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El Salvador

El Salvador: Bitcoin bond plan hits its US$ debt as IMF programme hopes die

  • IMF statement following conclusion of Article IV mission appears to make programme unlikely

  • IMF calls for 4% of GDP fiscal consolidation and says Bitcoin should not be used as a legal tender

  • The government's Bitcoin bond plan may also signal it has given up on the IMF in turn, sending bonds lower; retain Hold

El Salvador: Bitcoin bond plan hits its US$ debt as IMF programme hopes die
Stuart Culverhouse
Stuart Culverhouse

Head of Sovereign & Fixed Income Research

Tellimer Research
24 November 2021
Published byTellimer Research

The IMF issued a statement on 22 November following the conclusion of the 2021 Article IV mission. In our view, it has two important messages for the authorities in their hunt for an IMF programme, which – we think – pretty much rules one out in the foreseeable future (if indeed, there was any doubt). This may however not be a surprise, with bond prices (around the US$70 level, except for the 23s) suggesting that investors have already factored in this conclusion, and the authorities no doubt having realised this too.

Recall that El Salvador has been talking about an IMF programme for most of this year, with Finance Minister Alejandro Zelaya confirming in early March that programme talks, on a US$1.3bn three-year Extended Fund Facility (EFF), were underway.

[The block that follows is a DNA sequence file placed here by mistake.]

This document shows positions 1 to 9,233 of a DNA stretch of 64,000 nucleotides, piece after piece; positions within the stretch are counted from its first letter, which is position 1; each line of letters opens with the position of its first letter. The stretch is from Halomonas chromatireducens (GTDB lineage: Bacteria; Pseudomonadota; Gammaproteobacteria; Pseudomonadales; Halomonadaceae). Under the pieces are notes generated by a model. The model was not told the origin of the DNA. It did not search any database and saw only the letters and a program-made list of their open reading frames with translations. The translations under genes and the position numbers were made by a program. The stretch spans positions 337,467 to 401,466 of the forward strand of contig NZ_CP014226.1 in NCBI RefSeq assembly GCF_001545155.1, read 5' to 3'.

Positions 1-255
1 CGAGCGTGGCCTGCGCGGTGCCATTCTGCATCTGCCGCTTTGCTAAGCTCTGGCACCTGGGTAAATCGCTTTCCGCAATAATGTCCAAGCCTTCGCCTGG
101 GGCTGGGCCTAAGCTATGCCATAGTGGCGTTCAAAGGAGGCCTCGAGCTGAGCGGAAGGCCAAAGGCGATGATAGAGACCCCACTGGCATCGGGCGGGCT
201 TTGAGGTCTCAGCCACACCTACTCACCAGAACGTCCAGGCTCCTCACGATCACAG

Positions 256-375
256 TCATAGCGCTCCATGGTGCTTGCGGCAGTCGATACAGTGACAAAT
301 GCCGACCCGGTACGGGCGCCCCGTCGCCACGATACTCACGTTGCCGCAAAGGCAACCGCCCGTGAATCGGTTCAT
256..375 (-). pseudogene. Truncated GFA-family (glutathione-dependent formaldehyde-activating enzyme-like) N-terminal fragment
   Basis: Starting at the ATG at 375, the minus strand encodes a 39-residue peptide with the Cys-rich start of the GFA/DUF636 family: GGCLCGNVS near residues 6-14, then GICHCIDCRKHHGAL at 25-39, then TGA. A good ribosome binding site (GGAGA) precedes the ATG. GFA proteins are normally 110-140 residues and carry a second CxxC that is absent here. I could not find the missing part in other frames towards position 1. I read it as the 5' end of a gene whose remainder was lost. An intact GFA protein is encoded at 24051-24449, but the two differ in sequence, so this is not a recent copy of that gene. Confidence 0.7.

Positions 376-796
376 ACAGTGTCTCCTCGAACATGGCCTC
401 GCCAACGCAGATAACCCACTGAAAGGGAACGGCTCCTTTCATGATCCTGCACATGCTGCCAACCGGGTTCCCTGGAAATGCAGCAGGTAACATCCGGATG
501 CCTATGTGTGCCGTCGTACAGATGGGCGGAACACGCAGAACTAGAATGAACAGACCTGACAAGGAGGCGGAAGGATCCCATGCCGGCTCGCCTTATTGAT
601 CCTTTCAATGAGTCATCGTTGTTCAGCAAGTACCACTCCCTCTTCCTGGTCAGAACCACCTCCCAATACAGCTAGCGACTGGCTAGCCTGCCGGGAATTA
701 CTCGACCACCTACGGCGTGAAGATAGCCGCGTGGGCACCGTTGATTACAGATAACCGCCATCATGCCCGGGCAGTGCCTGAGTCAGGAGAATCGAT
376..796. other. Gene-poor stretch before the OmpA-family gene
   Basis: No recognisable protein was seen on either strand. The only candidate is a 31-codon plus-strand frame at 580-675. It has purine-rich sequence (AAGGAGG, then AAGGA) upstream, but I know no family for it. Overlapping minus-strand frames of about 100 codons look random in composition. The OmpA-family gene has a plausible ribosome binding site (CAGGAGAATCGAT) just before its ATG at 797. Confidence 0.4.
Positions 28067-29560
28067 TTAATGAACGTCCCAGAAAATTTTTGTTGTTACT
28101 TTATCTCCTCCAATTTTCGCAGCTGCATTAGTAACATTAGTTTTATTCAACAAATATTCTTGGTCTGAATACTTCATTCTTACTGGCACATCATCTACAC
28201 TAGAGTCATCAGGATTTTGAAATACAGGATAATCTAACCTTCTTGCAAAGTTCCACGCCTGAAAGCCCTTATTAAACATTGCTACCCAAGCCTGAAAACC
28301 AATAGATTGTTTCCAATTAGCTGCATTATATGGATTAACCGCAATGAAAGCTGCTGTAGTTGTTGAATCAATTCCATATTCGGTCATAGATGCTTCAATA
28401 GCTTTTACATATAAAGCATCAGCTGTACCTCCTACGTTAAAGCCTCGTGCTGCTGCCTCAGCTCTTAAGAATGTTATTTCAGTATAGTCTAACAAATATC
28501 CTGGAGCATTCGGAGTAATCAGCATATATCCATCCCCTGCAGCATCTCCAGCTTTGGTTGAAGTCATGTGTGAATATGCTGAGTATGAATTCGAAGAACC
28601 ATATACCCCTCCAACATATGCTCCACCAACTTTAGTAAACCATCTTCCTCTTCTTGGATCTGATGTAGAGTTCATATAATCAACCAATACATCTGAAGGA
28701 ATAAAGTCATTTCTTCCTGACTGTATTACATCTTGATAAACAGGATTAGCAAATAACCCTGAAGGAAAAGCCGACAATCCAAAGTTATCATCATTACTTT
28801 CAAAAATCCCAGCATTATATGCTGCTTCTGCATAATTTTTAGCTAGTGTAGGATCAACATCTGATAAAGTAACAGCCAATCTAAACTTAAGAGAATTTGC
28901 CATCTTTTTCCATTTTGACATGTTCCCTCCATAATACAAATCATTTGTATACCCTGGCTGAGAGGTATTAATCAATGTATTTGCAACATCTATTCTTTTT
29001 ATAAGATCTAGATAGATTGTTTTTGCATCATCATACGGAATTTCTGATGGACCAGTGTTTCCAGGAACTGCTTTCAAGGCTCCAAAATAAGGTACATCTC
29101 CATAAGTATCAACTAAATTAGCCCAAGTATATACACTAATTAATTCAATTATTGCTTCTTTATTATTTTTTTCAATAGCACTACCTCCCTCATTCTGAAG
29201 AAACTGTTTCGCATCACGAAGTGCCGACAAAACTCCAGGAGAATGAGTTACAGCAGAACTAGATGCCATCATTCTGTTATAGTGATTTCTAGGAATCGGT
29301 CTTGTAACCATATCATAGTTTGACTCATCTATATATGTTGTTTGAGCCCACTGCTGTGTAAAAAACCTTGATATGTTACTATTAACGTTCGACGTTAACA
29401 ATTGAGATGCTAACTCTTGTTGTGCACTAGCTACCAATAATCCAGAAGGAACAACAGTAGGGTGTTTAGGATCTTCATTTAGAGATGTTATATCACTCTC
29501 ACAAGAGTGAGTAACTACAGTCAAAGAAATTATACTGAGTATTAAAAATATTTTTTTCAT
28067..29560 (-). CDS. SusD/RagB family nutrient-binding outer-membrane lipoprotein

The two key messages from the Article IV discussions are:

  1. The IMF statement calls for a "well-articulated fiscal consolidation strategy", amounting to 4% of GDP over three years, which itself seems unlikely in our opinion.

  2. The Fund expresses its concerns over the risks arising from adopting Bitcoin as a legal tender in its most definitive statement yet, stating "Bitcoin should not be used as a legal tender". This seems to all but rule out an IMF programme. It may also be a message to other government's considering such a move.

There was however no mention of when the Article IV review would go to the Board, although normally this might be expected to happen in six to eight weeks. Nor does the statement explicitly say that a programme is off the table.


That the Article IV mission was happening was well known, as it had been presaged in IMF press briefings, most recently last week's, and we had anticipated that it would provide an opportunity for the Fund to set out in more detail what it thinks about El Salvador's adoption of Bitcoin as a legal currency – over and above its previous broad-brush comments – and what it might mean for the programme.

The statement notes that, despite the impact of the pandemic, pro-active policies helped limit the extent of the resulting economic contraction to 7.9% in 2020 while supportive policies, buoyant external demand, and continuous growth in remittances are fuelling a strong recovery. Real GDP is expected to grow by 10% in 2021 and 3.2% in 2022.